An earlier version of this story incorrectly reported George McMaster attended trial on Monday. He was not present either Monday or Tuesday.
A Richland County jury Tuesday returned a $100,000 verdict against the brother of S.C. Gov. Henry McMaster in a civil trial arising from a 2014 assault.
George McMaster pleaded guilty in 2016 to assault and battery, third degree, after being accused of accosting a waiter at the Palmetto Club on May 13, 2014, pulling down his pants and touching him on his genitals and rear.
In this week’s civil trial arising from that incident, the 12-member jury on Tuesday afternoon returned a unanimous verdict awarding the now-26-year-old waiter $50,000 in actual damages and another $50,000 in punitive damages for emotional distress caused by the assault.
“We’re pleased with the jury’s verdict, as always, because we feel it’s fair and reasonable,” said the waiter’s attorney, Reece Williams.
Jurors on Tuesday deliberated for more than two and a half hours before returning the verdict.
George McMaster, the governor’s younger brother, did not appear in court either Monday or Tuesday. The trial proceeded without him. Defendants in civil cases are not required to appear in their trials.
McMaster’s attorney, Brian Dumas, told the jury the waiter was seeking a payday by deliberately exaggerating what Dumas described as a harmless act of assistance during a wardrobe malfunction.
Dumas said the waiter served McMaster 10 or 11 drinks in a private, secluded dining hall within the Palmetto Club — a Sumter Street gathering place for the capital city’s legal, political and business elite. Dumas said McMaster was advising the waiter on his clothing and offered him a pair of suspenders.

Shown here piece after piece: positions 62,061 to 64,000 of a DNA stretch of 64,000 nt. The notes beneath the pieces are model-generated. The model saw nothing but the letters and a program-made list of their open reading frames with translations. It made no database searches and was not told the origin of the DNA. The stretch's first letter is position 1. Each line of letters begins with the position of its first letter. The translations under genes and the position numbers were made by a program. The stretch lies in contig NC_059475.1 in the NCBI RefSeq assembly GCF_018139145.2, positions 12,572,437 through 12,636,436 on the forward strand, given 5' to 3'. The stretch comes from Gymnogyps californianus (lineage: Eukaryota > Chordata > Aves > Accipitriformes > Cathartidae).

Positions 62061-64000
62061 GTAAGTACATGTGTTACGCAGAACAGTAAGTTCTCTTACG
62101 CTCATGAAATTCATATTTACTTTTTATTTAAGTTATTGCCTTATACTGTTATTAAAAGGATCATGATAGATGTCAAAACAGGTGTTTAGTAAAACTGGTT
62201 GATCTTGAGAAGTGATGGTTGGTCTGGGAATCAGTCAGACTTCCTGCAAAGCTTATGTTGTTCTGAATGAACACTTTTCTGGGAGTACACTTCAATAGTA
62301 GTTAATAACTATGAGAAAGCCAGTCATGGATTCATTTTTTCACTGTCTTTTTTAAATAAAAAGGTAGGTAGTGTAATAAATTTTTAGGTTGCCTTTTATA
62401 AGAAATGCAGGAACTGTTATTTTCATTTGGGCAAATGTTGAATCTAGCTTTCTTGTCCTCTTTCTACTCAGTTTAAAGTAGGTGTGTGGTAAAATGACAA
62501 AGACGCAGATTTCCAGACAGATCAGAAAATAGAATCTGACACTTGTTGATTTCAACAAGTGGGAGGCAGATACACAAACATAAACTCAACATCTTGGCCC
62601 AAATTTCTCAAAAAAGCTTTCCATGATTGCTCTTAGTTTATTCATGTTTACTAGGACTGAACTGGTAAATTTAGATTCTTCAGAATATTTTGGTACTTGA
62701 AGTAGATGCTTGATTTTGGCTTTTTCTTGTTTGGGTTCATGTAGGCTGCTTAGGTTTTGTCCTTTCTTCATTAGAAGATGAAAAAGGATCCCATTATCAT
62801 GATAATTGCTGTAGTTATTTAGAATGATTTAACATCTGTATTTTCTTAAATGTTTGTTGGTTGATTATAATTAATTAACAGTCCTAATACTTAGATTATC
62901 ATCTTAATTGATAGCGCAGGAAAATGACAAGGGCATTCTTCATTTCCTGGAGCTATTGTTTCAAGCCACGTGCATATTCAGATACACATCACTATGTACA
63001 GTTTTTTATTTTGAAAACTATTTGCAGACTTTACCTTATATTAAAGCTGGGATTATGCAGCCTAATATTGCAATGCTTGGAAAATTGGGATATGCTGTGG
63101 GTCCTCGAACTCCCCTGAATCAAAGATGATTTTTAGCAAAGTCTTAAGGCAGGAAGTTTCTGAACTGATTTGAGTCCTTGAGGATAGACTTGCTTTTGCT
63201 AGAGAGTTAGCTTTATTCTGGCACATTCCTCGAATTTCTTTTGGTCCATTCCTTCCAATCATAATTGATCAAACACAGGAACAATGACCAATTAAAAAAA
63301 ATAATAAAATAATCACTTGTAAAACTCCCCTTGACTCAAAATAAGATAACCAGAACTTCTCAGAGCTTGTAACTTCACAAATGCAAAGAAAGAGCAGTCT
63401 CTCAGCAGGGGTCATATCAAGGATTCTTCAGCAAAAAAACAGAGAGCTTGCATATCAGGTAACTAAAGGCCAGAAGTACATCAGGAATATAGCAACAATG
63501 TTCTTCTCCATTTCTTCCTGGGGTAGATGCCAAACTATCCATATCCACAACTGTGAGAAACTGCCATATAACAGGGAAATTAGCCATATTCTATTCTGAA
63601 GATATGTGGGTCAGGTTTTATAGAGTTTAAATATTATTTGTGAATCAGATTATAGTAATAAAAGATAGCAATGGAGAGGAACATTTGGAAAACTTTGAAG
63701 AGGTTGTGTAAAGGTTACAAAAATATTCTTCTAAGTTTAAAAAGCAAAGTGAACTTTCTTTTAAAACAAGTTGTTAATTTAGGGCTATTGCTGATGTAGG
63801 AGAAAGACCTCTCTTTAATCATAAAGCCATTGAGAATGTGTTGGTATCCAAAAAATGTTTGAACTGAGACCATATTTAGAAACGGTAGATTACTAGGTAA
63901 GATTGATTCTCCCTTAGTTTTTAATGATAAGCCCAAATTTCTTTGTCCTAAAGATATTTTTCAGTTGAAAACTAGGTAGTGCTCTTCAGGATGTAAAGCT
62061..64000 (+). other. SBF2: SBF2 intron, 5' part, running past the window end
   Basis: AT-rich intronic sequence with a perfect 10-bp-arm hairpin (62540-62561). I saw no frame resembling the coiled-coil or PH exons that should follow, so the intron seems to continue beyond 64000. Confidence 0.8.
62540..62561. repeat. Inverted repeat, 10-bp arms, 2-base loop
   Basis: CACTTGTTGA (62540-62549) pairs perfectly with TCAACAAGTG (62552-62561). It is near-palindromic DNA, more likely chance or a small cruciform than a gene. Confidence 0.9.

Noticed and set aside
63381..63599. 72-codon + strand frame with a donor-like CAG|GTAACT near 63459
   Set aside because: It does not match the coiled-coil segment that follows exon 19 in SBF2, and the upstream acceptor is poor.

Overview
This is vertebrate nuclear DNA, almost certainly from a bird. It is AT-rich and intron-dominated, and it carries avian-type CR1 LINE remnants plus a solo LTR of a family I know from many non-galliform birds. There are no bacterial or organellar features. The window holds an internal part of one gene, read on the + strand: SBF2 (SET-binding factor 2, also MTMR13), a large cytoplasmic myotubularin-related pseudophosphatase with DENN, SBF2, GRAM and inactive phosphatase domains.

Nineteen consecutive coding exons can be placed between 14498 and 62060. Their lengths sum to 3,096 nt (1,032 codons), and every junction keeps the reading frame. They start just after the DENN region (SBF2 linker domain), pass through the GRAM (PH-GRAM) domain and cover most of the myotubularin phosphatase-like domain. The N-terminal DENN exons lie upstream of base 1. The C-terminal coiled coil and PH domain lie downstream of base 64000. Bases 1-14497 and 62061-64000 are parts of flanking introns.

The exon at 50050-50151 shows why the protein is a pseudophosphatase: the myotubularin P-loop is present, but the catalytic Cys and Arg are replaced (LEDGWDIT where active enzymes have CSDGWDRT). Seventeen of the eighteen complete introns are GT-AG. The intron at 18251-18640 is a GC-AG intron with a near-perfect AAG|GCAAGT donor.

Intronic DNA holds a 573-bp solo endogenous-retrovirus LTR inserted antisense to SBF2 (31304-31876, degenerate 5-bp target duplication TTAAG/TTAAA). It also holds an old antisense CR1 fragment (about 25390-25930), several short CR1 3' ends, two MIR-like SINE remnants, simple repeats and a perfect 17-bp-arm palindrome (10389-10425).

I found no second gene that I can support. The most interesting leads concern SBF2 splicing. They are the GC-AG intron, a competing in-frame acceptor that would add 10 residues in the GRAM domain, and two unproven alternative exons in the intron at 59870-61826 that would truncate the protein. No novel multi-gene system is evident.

“He puts them on. He, himself, admitted they weren’t set up right, and then there’s some assistance in adjusting the suspenders,” Dumas told the jury, stressing McMaster never grabbed or groped the waiter, who alleged McMaster “brushed” and “touched” his genitals.
Jurors on Tuesday heard from the waiter’s ex-girlfriend, who testified he spoke that night about potential payout from a lawsuit.
“And he had a revelation,” said the waiter’s former girlfriend, Rebecca Rue. “He was like, ‘You know what? This is going to be a lawsuit. ... This is a big name. ... This is going to be money.’ ”
Dumas echoed her testimony in his jury argument: “He’s not talking about trauma. He’s talking about ‘How much is this worth?’ ”
In his closing argument, Williams cited previous testimony from a psychologist who testified the waiter suffers from post-traumatic stress disorder and underwent six months worth of counseling.
Dumas, though, noted the waiter had suffered “other traumas” in his life he argued more likely contribute to his PTSD. Dumas said the waiter had admitted to “flirting” with McMaster before accepting the suspenders.
Williams, however, told jurors the facts are “uncontradictory.”
“This young man was a waiter at the Palmetto Club,” Williams said. “He was studying hospitality management. He was 21 or 22 years old at the time, and a prominent member of the club assaulted him.
“It’s a very distressing set of facts,” Williams said, urging the jury to use its verdict to “send a message.”
“It will be understood that this kind of conduct is not going to be tolerated,” Williams said. “For the public, there will be a declaration ... ‘We don’t care who it is. We don’t care whether it’s the brother’s governor or Joe Blow at the Palmetto Club. It’s just not going to be tolerated.”
In his 2016 guilty plea, McMaster was given a 30-day suspended sentence by the late state Circuit Judge Tanya Gee. As part of the sentence, McMaster was banned for life from the Palmetto Club.
At that guilty plea, McMaster’s attorney, Johnny Gasser, told Gee that his client had various health and addiction issues, “all of which were in play” during the incident.
Dumas declined to comment on the jury’s verdict. He has 10 days to file a notice of appeal. State Circuit Judge Clifton Newman presided.
A spokesman for the governor’s office declined to comment on Tuesday’s verdict.